I recently got hired as a Java programmer. The thing is, the interviewers were looking for both Javascript (front-end) and Java (back-end) programmers, and I told them I had experience in both. During the interview, they only asked me front-end (Javascript) related questions. I answered the questions reasonably well. One day later they hired me as the Java back-end developer. What's going on? I'm not gonna ask the interviewers themselves, since I don't want to remind them of a possible mistake (and possibility to get myself fired). I'm just curious what the reasons might have been.

Some related information: - The only time I mentioned Java is when answering one of the questions, I made a quick comment about how Javascript and Java had different style regarding functional programming (function as a first class citizen). - My work experience as a Java developer can be found in my resume. So technically you don't really need to ask me any questions and can still decide to hire me.

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    Maybe the interviewers didn't know the difference, lacked experience or who knows.. – Luceos Jul 20 '18 at 9:53
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    Were the questions strictly front-end related, or just JS related? Some companies believe in language agnostic approach, and they prefer to learn how candidate tackles and solves the problems, rather than worrying about specific syntax or tools. Therefore, if you were solving some data structure problems (or similar) using JS it could have been enough for them to make you an offer. Congratulations, btw.! :) – Raf M. Jul 20 '18 at 12:47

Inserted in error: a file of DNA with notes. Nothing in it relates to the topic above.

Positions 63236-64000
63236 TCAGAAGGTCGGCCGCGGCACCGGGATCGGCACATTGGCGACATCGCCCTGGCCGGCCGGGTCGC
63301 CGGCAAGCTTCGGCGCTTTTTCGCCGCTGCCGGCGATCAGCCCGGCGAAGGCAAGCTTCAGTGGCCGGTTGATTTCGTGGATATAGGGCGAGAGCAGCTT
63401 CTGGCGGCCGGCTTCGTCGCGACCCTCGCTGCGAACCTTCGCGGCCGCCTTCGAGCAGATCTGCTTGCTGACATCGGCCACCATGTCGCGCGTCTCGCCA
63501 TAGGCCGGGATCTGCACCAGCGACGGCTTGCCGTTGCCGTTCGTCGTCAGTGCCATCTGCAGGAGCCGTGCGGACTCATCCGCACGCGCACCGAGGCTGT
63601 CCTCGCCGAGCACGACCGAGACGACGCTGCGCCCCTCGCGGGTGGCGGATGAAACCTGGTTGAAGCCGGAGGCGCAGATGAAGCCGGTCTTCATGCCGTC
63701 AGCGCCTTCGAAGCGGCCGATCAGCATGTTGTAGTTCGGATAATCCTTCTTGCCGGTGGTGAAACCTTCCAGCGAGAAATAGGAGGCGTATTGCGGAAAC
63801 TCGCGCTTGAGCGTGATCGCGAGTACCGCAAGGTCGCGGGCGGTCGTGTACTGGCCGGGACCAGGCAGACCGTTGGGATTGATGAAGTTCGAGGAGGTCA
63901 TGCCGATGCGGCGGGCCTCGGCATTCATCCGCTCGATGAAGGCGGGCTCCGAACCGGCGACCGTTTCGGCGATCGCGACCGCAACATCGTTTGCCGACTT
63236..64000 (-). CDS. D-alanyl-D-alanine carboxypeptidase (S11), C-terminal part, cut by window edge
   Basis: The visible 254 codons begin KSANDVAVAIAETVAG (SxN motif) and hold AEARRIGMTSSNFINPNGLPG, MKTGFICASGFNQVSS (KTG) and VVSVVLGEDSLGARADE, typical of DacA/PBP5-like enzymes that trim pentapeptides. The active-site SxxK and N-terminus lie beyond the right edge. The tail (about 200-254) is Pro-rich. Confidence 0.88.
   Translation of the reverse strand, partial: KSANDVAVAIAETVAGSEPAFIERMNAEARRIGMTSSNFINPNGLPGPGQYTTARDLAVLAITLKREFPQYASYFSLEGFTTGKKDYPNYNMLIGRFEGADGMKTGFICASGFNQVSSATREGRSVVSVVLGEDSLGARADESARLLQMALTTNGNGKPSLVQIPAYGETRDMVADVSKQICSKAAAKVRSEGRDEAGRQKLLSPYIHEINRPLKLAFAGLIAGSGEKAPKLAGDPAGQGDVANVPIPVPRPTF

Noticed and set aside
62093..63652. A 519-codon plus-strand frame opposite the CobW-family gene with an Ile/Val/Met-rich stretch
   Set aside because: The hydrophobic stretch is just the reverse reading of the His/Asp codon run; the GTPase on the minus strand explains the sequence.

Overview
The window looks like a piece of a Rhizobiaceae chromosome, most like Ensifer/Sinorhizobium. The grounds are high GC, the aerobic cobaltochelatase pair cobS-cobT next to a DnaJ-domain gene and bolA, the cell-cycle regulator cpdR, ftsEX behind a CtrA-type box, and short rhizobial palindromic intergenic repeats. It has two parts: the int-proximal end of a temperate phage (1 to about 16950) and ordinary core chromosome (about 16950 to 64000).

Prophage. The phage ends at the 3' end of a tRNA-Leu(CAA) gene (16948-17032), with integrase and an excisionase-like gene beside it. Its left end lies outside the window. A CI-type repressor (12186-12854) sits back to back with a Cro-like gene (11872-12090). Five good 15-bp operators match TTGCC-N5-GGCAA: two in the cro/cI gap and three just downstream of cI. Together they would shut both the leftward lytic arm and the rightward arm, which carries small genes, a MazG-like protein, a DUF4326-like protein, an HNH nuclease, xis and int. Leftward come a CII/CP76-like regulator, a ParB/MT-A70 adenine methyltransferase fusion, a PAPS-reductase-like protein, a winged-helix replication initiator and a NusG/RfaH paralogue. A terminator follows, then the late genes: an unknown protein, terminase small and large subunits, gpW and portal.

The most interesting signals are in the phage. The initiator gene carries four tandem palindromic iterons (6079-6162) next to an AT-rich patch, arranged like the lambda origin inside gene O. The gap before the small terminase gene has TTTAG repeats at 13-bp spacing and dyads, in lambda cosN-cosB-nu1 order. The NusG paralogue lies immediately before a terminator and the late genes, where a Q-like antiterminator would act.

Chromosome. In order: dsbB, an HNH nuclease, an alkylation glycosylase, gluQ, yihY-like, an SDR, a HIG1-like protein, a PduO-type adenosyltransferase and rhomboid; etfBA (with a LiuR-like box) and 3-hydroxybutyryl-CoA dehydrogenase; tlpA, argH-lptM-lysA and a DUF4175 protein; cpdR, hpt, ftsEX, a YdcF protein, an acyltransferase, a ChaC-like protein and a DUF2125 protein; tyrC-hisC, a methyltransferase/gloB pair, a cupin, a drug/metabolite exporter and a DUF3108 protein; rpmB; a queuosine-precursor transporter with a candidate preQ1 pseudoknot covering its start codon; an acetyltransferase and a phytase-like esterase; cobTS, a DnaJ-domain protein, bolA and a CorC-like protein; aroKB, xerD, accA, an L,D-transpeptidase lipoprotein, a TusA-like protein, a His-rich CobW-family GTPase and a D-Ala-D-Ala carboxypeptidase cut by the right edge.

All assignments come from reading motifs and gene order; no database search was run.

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    What is your concern here? Are you unable to perform the tasks they are assigning? It could be that you demonstrated enough competence they didn't feel the need to do any java questions. Especially if interviewers were not Java Experts themselves – IDrinkandIKnowThings Jul 20 '18 at 12:56

In my experience, if you're able to understand problems, find solutions, design software implementations to execute those solutions, and implement those solutions, you can do the hardest part of the job. Java syntax, features, libraries, frameworks, and best practices are infinitely easier to teach and learn. To steal from the founder of this site, you're looking for two things: smart & gets things done.

If they were asking you about programming, problem solving, source control, DevOps, OOP, SW design & architecture, effective communication, working in a team, overcoming challenges, and generally getting things done, they were asking relevant questions to the interview.

If they were asking about digital marketing strategy, accounting, mergers and acquisitions, or some other completely disjoint field, they were asking irrelevant questions to the interview, and you should run very fast and very far away.

  • Exactly. Also it's not necessarily negative that they wanted to know about all your skills - they might have enough confidence that you can learn them, which also means they plan rather long term (2+ years) and not short term. – Mafii Jul 20 '18 at 14:15

If you can do the job, then don't worry about it. The interviewers probably saw enough in your answers to indicate that you're a decent fit for the job.

If you don't feel comfortable, you can talk to them with a view of taking a front-end role with them instead.